Otteman says landscape professionals should expect some big breakthroughs in the next five or 10 years. But it’s important to plan now for a future with robotics.

Billy Otteman

Billy Otteman

“The industry is on the brink of some massive and exciting transformation,” he says. “It’s important to start thinking now about how electric, connected and autonomous equipment will change landscaping operations. How can you increase the tech savviness of your team? Are your facilities equipped with the electrical infrastructure and internet services needed for these products? And are your clients ready to see these advanced technologies deployed on their properties? It’s going to be a big shift, so it’s not too early to start thinking about implementation.”

More data, more insights

Sharma says he expects geographic information systems (GIS) tracking and AI to play a bigger role in crew deployment. Operations managers learn more about when and how a crew uses equipment, which will also help inform companies about the need to purchase equipment.

Utkarsh Sharma

Utkarsh Sharma

“Location tracking sensors will give real-time insights into crew efficiency, equipment utilization and production rates,” he says. “The real efficiency gain lies in tracking every piece of equipment, every crew member. The key piece of the puzzle is AI. It crunches all that data to surface actionable insights. Operations managers can leverage these insights to implement process changes in the job flow and rationalize equipment investments.”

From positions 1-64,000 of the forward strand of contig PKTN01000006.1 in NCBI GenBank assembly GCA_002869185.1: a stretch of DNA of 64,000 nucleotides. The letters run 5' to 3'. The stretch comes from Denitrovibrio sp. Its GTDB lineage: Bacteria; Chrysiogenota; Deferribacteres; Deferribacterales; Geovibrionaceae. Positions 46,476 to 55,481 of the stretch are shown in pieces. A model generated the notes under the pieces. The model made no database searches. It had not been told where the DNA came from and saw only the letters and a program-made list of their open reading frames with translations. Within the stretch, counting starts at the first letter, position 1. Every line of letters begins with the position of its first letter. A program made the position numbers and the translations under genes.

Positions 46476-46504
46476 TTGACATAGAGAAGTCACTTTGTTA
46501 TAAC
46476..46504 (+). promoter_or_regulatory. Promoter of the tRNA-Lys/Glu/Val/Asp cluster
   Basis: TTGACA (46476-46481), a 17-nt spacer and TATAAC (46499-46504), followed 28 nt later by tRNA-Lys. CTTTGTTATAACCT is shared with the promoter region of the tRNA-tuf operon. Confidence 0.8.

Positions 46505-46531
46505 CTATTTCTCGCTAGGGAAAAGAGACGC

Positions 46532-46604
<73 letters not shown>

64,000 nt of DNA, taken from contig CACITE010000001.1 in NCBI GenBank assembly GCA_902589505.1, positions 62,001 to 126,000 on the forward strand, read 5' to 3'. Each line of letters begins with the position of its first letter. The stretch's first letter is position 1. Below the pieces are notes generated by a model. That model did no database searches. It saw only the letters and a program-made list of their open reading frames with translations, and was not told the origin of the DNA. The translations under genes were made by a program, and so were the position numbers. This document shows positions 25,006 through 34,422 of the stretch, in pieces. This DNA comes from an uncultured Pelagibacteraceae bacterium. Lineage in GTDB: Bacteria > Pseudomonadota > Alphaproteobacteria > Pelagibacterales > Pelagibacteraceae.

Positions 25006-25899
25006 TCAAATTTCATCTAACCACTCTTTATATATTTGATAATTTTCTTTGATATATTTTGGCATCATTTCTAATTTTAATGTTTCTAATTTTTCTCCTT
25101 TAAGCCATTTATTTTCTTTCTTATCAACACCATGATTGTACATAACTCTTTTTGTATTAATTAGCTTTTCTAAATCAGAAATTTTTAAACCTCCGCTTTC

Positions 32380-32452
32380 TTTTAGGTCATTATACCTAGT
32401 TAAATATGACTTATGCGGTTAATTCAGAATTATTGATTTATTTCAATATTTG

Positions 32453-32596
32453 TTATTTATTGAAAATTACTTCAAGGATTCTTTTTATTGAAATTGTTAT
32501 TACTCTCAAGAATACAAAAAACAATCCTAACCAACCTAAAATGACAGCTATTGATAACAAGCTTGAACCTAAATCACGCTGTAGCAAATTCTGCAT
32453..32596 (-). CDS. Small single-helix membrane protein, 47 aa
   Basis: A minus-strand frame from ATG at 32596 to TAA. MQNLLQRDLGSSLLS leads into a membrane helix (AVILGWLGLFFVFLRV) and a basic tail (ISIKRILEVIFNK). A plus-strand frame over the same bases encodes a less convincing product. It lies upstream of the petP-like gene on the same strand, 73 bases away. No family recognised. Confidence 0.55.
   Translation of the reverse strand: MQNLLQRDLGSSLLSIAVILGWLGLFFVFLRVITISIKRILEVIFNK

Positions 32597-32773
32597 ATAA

Sharma also expects future updates of production software to include GIS data with crew deployment for all accounts. This technology will help streamline internal communication about safety risks, customer requests and any other service issues, he says.

More electric

As for the type of equipment the industry will be using? Sharma and Mayberry expect battery-powered and electric equipment to become the predominant type of equipment used at job sites within the next five to 10 years.

“I think we’ll see a big decline in gas engines over the next five years and a bigger push towards electric,” Mayberry says. “10 years out, we’ll probably be getting close to mostly electric.”

Otteman says battery-powered equipment will open opportunities for landscape business owners to better understand how and when crews use equipment with valuable data. This shift, he says, will continue to grow.

“The shift to electric-powered technologies is happening quickly across industries, the automotive industry is a great one to consider, and electric products are increasing in quality and performance,” he says. “Electric equipment will certainly be found in almost every green industry business in the next five years. Clients are demanding it, local governments are requiring it and the planet needs it.”

Christina Herrick

About the Author:

Christina Herrick is the editor of Landscape Management magazine. Known for her immersive approach to travel from coast to coast in her previous stint as senior editor of American Fruit Grower Magazine, she uses social media (Twitter/Instagram @EditorHerrick) to share her experiences on the road with her audience. Herrick has a degree in journalism from Ohio Northern University. She can be reached at

Comments are currently closed.